City Water – Long term planning

Lewis Mumford’s book The Culture of Cities (1938) states: ‘The most obdurate [stubborn] form of local control is that of the drinking water supply (p. 316) … Water had become too much a matter of public concern in big cities to be left to the supply of individual water companies” (p. 424)

$650,000 joint water study – Business Case for Water Services: May 2015, Cranleigh Report – p. 47

In Hamilton’s ‘10-Year Plan 2018-28 Consultation Document’, page19 features a chart showing the average residential rates for fast-growing cities. Hamilton’s average is $2,191. Council kindly provided me with the spreadsheet that was used to create the comparison, and from this I have tried to separate out the water management costs. The $681 for Hamilton is based on the 2018-19 rates bill that states 31.1% of rates distributed funds go to water management. The 2019-20 rates bill now puts it at 34.2%, which increases water management costs to a nominal $750 per rate payer. DISCLAIMER: Greater Auckland* also put together a rate comparison graph, which puts Hamilton’s rate as above average, while the Hamilton City Council one showed the opposite. All numbers should be read as nominal. You can find more on Hamilton’s Water supply charges here (link)

*Greater Auckland ‘Emergency Budget’ 15 June 2020 ‘rates payable in different NZ cities’

In Auckland, waste water is charged at 78.5% of the metered water in, and ‘Apartments [are] charged at 95 percent’. I read this as a 5% water loss or does not go into wastewater system, which is similar to Amsterdam’s (5,000 people per km2) water loss claim of less than 5%**, compared with Singapore at about 10%**, and East Anglia at 16%**. This shows how wasteful urban sprawl is compared to higher density living. In Hamilton, ‘During summer months an estimated 50 to 70 per cent of household water is used outdoors for watering lawns and gardens’ (p. 8***). My notes show that in the year 2012-2013, Hamilton took 21,260,860 m3 of water from the Waikato River (split 14,514,803 m3 to residential / 5,954,244 m3 to metered properties) and discharged 16,970,323 m3 of treated effluent to the Waikato River; a 20% loss. Compare this to the UK, which claimed to be about 25%**,the EU average of 23%** or Auckland’s 21.5%.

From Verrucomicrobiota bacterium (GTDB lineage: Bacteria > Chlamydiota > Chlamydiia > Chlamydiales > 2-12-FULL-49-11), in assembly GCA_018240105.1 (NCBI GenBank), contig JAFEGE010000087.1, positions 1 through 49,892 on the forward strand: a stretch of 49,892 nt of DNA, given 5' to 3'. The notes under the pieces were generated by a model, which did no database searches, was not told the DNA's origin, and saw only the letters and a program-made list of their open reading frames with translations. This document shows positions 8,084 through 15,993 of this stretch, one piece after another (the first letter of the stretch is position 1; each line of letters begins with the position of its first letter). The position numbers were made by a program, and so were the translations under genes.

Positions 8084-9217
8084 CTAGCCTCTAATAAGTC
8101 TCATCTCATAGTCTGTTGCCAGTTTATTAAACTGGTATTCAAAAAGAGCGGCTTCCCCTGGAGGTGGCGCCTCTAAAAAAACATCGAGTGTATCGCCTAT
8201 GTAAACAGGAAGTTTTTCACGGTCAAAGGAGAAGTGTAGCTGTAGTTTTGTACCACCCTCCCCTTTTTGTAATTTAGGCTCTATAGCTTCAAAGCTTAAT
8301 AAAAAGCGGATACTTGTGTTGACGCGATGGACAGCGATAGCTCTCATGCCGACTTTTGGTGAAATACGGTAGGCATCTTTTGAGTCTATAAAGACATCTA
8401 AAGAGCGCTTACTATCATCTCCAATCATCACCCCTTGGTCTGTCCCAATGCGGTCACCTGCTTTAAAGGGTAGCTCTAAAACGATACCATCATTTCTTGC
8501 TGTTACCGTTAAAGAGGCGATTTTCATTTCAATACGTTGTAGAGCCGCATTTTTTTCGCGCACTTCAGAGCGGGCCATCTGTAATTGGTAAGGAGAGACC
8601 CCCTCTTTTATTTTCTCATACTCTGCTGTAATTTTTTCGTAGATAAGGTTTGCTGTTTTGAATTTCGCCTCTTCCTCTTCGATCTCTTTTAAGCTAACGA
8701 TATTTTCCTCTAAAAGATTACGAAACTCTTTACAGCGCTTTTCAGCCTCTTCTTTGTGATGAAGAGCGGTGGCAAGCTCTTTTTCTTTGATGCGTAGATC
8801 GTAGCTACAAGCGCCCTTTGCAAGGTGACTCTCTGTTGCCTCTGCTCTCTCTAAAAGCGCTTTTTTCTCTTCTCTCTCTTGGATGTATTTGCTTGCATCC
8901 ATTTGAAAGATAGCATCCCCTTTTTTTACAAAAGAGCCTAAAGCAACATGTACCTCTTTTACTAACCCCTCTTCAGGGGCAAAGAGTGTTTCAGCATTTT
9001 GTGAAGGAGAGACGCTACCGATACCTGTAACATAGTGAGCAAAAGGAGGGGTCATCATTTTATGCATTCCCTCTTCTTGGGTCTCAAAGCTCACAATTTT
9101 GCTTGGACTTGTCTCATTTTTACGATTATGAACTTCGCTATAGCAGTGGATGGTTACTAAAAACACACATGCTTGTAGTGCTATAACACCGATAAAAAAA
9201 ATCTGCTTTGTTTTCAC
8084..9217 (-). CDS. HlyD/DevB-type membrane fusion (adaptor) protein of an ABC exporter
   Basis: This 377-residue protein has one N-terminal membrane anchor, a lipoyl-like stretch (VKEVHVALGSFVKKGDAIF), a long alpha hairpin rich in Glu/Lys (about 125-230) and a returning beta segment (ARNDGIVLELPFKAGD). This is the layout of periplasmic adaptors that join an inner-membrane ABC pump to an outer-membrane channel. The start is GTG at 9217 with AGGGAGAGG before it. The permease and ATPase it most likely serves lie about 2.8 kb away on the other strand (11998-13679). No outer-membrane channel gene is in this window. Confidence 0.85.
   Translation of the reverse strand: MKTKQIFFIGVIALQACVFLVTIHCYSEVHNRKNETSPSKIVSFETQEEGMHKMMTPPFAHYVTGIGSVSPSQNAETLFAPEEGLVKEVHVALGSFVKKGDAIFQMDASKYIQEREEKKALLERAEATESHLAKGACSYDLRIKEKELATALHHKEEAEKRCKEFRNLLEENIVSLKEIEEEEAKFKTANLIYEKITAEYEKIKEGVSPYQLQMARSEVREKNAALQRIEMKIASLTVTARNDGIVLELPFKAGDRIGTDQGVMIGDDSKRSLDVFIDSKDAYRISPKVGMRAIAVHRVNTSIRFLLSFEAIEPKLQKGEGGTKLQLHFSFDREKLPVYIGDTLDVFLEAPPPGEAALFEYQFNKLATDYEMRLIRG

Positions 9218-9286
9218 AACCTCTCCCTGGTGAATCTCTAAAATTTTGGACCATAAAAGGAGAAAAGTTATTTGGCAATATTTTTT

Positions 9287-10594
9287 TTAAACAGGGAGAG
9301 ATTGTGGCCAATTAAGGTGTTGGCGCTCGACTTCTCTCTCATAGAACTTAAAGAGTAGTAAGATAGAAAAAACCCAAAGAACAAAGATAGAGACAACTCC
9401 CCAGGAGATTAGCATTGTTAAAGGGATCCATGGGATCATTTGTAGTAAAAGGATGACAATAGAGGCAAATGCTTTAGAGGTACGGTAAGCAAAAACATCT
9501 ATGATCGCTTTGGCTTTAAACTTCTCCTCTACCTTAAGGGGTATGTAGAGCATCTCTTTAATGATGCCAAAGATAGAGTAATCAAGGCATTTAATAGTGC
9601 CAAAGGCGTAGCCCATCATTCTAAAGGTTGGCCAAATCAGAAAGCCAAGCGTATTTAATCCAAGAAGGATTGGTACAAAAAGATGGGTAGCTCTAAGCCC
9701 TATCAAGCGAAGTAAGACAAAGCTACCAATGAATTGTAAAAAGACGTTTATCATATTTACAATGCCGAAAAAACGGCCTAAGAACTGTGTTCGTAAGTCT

**BBC radio4 The Bottom Line –Water – 20 Jul 2013, from minute 10:00

***HCC river to the tap

Possible savings from the 3 water joint study 2015 Cranleigh report (part B) include: ‘The reduction in customer water and waste water charges is estimated at between $96m (7.5%) and $124m (9.7%) in the first ten years’ (p. 41) … The plan is that ‘The Councils currently employ 217 FTE staff in water activities; it has been determined that during a transition period of three years staff numbers can be reduced to 181 due to efficiencies’ (p. 25). The report also proposes a that with a reduction in capital spending of between $41m and $68m in the first ten years (p. 51) and spreading debt over ‘three or four generations … it is entirely prudent for a water utility to raise proportionally more debt than a council and repay it over a longer period’ (p46). In the first five years of the 2018-28 long term plan, capital spending jumped $75m above the information the Cranleigh report based its calculations on, wiping out any savings.

HCC Former Long Term Plans

The Cranleigh report uses a 28-year time frame: ‘We have evaluated the options over a 28 year period given the long term nature of water infrastructure and the information base available. This includes council draft LTPs and 30 year infrastructure strategies’ (p13).  In year 30 of Hamilton’s 30-year infrastructure strategies $100m was budgeted for a new water treatment plant. If the Cranleigh report was based on the 30-year infrastructure strategies time frame, much of the reported savings for Hamilton is needed for future infrastructure expenditure.

water study Waikato

Metering – The BBC podcast on Water** suggested water meters produce a 12 to 15% reduction (minute 7**) in use in the first year. In the UK average person uses UK 150L (125L per day metered) or 54.8k (45.6k per year metered). In Europe the standout is the Czech Republic at 100L per day per person or 36.5k per year (minute 25**). Page 78 of Hamilton’s 2012-22 long term plan indicates ‘224L per person per day’. Adding water meters would bring Hamilton in line with Auckland, but this is still a long way from the UK. Hamilton needs to think further about water meters or a separate water company if it wants to be water smart.

The 2017 District plan, under 25.13.4.5 Water Efficiency Measures, includes the option of rainwater tanks (at least 5,000 L capacity) to create a non-potable reuse system.  On average Hamilton builds 1,400 new dwellings per year. By using rainwater tanks for non-potable systems we would get  approximately a ~30% reduction in treated water use (Water Household guide P8), bringing us close to the UK unmetered levels and better than other fast-growing cities in New Zealand.

Extra bench marking on affordability and water use from National performance review of Water 2016-17 which show Hamilton in a good place

page 31 of pdf
page 51 of pdf

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